LONDON.- Pop Life: Art in a Material World will propose a re-reading of one of the major legacies of Pop Art. Exploring Andy Warhols notorious provocation that good business is the best art, the exhibition takes Warhols influential practice as a starting point. It looks ahead to the various ways that subsequent generations since the 1980s have created their own brands, engaged in self-promotion and developed ideas around the mass media, celebrity and the artists persona. Among the artists represented will be Tracey Emin, Damien Hirst, Keith Haring, Martin Kippenberger, Jeff Koons and Takashi Murakami.
The exhibition will propose that the most radical lesson that emerged from the Warhol era is the way artists in our time have not simply represented or commented upon our culture of mass media but have participated in commercialism and infiltrated the publicity machine and the cult of celebrity. The conflation of culture and commerce is sometimes seen as a betrayal of the values associated with modern art. Pop Life: Art in a Material World reveals that, for many artists working after Warhol, to embrace this idea is to engage with modern life on its own terms.
The show will begin with Warhols late works including his role as a television personality and publishing impresario. It will lead to rooms dedicated to self-made retrospectives that examine the artists use of persona and the role of self-mythologising. They will feature a recreation of Martin Kippenbergers self-curated 1993 exhibition at the Centre Pompidou, where he appears as a protagonist in many of the works, and Tracey Emins first solo show at White Cube in 1994 entitled My Major Retrospective 1963-1993.
Pop Life: Art in a Material World will present substantial installations reprising relevant milestones in the careers of the exhibitions influential protagonists. A highlight of the exhibition will be a full-scale reconstruction of Keith Harings Pop Shop. Haring opened the Pop Shop in 1986, a retail shop in New York, which sold his branded artistic signature as editioned objects aimed at a mass audience. Items included t-shirts, toys, posters, buttons and magnets aimed at making his artwork available to as wide an audience as possible. Other significant works in the exhibition will be a reconstruction of Jeff Koonss infamous Made in Heaven exhibition in which the artist immortalized his marital union with Cicciolina, and a specially commissioned installation by Takashi Murakami.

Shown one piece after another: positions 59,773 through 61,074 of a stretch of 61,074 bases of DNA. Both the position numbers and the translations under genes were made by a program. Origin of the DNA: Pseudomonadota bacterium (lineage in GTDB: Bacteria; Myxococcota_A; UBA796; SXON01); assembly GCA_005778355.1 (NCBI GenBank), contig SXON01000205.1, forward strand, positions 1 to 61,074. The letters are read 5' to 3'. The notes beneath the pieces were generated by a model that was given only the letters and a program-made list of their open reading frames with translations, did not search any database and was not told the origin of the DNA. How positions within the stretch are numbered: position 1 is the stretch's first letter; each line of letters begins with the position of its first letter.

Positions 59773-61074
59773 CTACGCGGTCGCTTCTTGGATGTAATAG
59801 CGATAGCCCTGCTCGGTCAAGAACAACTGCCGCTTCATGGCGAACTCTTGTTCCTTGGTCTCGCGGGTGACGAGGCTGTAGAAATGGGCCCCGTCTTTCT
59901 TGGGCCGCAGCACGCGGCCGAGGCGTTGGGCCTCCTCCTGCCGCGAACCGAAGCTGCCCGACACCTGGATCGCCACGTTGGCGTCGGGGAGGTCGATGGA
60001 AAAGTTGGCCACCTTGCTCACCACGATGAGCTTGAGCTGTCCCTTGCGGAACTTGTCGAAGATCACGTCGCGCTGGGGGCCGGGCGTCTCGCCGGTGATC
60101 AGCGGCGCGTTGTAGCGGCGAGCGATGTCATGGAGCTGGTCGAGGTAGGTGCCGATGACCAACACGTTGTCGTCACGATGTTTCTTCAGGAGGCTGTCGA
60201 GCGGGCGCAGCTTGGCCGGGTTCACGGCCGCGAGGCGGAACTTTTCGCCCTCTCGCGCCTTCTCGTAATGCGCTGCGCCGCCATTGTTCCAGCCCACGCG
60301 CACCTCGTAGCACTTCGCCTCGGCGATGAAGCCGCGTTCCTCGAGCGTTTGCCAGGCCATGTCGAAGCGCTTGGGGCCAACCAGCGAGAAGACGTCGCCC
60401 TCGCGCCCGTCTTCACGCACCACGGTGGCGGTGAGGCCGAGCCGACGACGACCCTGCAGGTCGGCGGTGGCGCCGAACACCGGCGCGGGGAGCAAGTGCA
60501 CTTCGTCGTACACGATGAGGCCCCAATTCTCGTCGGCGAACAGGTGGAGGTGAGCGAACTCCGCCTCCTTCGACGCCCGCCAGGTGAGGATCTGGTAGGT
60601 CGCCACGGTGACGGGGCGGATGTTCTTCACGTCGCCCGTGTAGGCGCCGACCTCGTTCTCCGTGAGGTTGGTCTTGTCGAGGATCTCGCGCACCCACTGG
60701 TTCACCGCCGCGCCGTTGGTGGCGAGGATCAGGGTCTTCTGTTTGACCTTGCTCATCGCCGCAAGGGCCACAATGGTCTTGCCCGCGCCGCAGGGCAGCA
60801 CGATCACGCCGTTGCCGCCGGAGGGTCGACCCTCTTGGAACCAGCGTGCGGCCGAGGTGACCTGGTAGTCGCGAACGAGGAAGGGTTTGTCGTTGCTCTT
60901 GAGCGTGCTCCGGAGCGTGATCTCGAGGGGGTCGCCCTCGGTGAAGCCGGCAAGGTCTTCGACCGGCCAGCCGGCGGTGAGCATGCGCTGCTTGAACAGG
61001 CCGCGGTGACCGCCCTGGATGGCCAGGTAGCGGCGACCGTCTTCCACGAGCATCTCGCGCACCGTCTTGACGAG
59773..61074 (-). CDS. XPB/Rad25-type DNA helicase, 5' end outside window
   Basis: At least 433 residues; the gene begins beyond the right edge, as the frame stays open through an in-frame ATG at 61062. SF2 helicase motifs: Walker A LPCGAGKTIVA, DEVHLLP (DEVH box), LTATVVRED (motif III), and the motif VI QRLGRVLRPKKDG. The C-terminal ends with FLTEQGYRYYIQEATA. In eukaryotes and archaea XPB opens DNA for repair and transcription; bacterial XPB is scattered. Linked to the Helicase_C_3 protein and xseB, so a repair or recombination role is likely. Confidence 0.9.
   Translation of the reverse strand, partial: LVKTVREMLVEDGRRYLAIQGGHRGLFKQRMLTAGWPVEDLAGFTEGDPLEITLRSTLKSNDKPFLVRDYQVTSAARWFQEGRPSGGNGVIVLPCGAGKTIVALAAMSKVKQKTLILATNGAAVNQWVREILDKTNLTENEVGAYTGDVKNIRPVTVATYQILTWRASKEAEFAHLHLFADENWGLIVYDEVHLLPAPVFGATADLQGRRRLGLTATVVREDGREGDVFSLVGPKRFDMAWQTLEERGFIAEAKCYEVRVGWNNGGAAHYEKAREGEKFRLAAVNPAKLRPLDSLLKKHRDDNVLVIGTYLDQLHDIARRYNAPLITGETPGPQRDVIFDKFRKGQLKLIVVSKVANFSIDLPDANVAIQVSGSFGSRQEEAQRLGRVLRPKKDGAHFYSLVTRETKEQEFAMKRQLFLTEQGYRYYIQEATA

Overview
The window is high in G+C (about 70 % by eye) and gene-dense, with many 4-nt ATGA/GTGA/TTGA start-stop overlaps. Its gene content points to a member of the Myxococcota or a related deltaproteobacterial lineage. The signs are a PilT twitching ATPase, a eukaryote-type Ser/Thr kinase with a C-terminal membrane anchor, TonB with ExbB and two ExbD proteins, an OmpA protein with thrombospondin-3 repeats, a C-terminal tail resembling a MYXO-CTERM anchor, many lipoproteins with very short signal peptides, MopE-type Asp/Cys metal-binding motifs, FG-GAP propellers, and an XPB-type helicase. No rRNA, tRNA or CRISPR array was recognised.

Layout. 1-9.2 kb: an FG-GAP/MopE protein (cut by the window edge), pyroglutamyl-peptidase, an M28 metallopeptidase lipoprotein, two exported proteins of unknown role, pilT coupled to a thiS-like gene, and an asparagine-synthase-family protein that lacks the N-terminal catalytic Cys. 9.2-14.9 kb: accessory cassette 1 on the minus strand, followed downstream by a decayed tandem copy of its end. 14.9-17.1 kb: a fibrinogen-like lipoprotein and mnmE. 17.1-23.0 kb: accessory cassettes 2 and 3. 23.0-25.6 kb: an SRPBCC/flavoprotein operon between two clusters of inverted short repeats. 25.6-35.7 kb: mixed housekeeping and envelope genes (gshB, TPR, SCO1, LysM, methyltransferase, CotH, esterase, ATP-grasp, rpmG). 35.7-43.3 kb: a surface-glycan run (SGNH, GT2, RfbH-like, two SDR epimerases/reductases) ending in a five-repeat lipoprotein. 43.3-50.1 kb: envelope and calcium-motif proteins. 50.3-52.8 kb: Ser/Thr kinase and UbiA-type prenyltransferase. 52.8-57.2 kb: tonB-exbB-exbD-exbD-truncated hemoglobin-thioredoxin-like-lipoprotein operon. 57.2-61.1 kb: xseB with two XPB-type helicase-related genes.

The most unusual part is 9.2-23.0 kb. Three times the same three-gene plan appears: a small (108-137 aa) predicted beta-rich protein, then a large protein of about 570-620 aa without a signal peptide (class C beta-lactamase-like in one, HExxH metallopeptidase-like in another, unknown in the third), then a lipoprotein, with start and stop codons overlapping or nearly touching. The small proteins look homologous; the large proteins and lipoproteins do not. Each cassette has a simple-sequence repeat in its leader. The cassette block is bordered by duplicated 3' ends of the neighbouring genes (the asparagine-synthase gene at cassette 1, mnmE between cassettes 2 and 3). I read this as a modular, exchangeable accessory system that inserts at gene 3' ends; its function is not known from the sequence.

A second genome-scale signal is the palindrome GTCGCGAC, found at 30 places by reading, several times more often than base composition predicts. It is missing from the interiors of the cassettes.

A gallery dedicated the so-called Young British Artists will focus on the early performative exploits of the artists including ephemera from Tracey Emin and Sarah Lucass shop in Bethnal Green where they created and sold their work. Renowned works such as Gavin Turks Pop 1993 will be included as well as an exploration of Damien Hirsts recent Sothebys sale. Tate Modern will also recreate Hirsts performance shown at Colognes Unfair art fair in 1992, at the entrance to the exhibition. Identical twins will sit beneath two identical spot paintings for the duration of Pop Life: Art in a Material World. Tate Modern is appealing for identical twins to take part in this performance.
The exhibition is organised by Tate Modern and is co-curated by Jack Bankowsky, Artforums Editor at Large, Alison M. Gingeras, Chief Curator of the François Pinault Collection and Catherine Wood, Tate Modern Curator of Contemporary Art and Performance.